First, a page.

Jan 07, 2019

Drinking Water Threatened After Fires

Fires in the Western U.S. can expose drinking water to risk of contamination

 Fires in the Western U.S. can expose drinking water to risk of contamination
Fires in the Western U.S. can expose drinking water to risk of contamination.

On Oct. 8, 2017, the Tubbs Fire engulfed most of the Fountaingrove neighborhood in Santa Rosa, Calif. Resident Serene Buhrz water had an overwhelming chemical smell in her tap water, after the event.

“It was so strong you felt like you couldn’t light a match,” said Gerald Buhrz to NBC News.

Buhrz said called the city water department and got the the agency to send someone to testing the water, according to NBC News.

Plastic water pipes had melted as the houses burned. According to NBC News, the pipes released a carcinogenic chemical called benzene into the neighborhood water system.

According to NBC News, at least 65% of the public water supply in the Western U.S. comes from fire-prone areas. The fires like the Tubb Fire can expose drinking water for millions of people to the risk of contamination by toxic chemicals and parasites. The experts are concerned the new scale of wildfires could cause damage to public water supply that is not immediately apparent.

"Lots of structures, vehicles, and man-made materials were involved in the Camp and Carr fires and there isn't a lot of information on how the environment is affected when these materials burn," said Clint Snyder, assistant executive officer of California's Central Valley Water Board, to NBC News.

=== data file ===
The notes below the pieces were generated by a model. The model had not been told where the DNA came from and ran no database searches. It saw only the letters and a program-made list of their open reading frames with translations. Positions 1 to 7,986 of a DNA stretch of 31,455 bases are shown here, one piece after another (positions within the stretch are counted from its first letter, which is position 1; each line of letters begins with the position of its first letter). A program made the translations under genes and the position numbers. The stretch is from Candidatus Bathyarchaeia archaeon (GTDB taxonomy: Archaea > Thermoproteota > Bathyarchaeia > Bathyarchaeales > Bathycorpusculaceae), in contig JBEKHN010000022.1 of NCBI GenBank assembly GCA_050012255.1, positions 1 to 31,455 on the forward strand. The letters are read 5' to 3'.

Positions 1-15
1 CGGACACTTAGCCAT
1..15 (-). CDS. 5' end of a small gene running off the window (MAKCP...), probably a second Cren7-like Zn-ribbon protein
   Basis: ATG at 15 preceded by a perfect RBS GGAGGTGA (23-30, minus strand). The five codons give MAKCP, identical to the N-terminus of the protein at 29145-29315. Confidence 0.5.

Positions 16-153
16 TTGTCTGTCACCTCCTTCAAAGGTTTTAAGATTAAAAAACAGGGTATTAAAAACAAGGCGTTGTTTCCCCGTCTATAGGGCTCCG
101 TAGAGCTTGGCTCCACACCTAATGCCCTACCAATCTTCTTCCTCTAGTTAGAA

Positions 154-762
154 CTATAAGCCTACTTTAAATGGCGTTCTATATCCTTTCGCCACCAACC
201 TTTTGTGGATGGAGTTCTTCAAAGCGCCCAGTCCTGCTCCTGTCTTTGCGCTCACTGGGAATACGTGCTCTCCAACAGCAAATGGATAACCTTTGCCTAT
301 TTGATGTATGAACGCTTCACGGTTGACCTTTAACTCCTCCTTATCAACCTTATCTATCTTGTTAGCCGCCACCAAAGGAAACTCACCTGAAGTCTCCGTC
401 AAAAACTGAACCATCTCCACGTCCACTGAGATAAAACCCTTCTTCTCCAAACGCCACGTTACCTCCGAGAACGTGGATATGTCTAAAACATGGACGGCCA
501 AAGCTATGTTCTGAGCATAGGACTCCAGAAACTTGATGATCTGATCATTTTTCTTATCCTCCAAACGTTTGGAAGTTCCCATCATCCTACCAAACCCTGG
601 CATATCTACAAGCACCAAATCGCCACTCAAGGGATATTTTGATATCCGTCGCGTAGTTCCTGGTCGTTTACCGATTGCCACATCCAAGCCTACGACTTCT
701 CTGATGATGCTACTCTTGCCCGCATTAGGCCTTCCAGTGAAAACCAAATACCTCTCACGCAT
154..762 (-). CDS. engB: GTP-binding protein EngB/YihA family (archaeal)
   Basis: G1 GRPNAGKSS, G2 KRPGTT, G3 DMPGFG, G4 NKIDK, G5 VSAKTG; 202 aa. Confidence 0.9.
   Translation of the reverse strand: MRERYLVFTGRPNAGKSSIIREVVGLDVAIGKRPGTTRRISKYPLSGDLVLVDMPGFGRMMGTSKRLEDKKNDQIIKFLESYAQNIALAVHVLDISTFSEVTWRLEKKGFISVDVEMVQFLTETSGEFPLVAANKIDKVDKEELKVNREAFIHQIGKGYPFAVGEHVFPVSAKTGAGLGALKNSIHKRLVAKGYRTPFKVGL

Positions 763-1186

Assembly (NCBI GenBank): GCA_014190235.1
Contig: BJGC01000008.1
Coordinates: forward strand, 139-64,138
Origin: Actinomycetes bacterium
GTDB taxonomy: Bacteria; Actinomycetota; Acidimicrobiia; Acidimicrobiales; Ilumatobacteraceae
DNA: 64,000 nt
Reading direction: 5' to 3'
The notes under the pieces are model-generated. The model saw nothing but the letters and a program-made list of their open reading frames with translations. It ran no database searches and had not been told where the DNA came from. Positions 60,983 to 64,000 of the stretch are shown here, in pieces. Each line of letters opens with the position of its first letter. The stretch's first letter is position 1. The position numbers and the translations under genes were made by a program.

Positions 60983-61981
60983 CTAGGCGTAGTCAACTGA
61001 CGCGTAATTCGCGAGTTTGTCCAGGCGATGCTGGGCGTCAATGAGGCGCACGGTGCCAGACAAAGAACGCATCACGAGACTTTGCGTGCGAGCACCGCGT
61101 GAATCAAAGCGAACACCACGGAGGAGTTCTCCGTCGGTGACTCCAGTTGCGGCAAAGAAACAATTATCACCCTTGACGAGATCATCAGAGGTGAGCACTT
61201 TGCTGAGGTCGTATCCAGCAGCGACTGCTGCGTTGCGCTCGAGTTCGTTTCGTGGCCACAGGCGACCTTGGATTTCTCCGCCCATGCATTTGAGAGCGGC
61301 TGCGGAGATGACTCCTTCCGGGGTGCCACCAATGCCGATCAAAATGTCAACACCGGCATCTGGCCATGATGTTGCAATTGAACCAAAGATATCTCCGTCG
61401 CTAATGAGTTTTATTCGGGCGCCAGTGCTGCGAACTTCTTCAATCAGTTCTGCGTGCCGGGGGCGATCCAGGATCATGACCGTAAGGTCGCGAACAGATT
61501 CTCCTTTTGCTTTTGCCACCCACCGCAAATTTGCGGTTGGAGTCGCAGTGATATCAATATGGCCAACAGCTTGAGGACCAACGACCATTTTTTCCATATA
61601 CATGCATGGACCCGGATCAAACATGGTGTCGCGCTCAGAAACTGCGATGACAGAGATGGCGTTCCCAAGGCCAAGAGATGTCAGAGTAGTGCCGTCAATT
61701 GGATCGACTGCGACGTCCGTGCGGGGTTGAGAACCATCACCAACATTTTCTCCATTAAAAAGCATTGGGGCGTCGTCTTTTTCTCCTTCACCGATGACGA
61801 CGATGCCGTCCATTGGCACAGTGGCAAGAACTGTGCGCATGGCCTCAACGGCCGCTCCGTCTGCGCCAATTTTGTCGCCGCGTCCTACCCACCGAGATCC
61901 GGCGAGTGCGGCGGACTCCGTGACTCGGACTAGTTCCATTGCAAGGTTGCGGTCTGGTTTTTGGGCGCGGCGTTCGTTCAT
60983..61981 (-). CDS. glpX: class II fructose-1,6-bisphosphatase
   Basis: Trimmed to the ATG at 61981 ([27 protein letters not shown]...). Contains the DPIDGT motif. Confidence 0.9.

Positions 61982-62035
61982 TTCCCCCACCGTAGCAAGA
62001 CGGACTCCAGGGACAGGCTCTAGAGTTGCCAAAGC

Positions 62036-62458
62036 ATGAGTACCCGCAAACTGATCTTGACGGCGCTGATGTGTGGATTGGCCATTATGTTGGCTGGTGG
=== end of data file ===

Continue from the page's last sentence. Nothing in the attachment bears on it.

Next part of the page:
The concern is prompting more intensive water testing programs following wildfires and spurring utility companies to invest in wildfire mitigation projects across the West, according to NBC News.

Fires kill healthy treat roots in addition to releasing toxins into the water supply. Without the roots, contaminating sediment and ash are flushed by rain into the reservoirs, rivers and lakes that supply cities with drinkable water.

The U.S. Geological Survey published a study that predicted wildfires could double the amount of sediment in a third of the largest by 2050, according to NBC News. In some areas, sediment could increase 1,000%, potentially carrying parasites and harmful metals and chemicals with it.

Bacteria and parasite contamination, rather than chemical contamination, are the main worries in the wake of the Camp Fire, according to the representatives at the California State Water Resources.

expand_less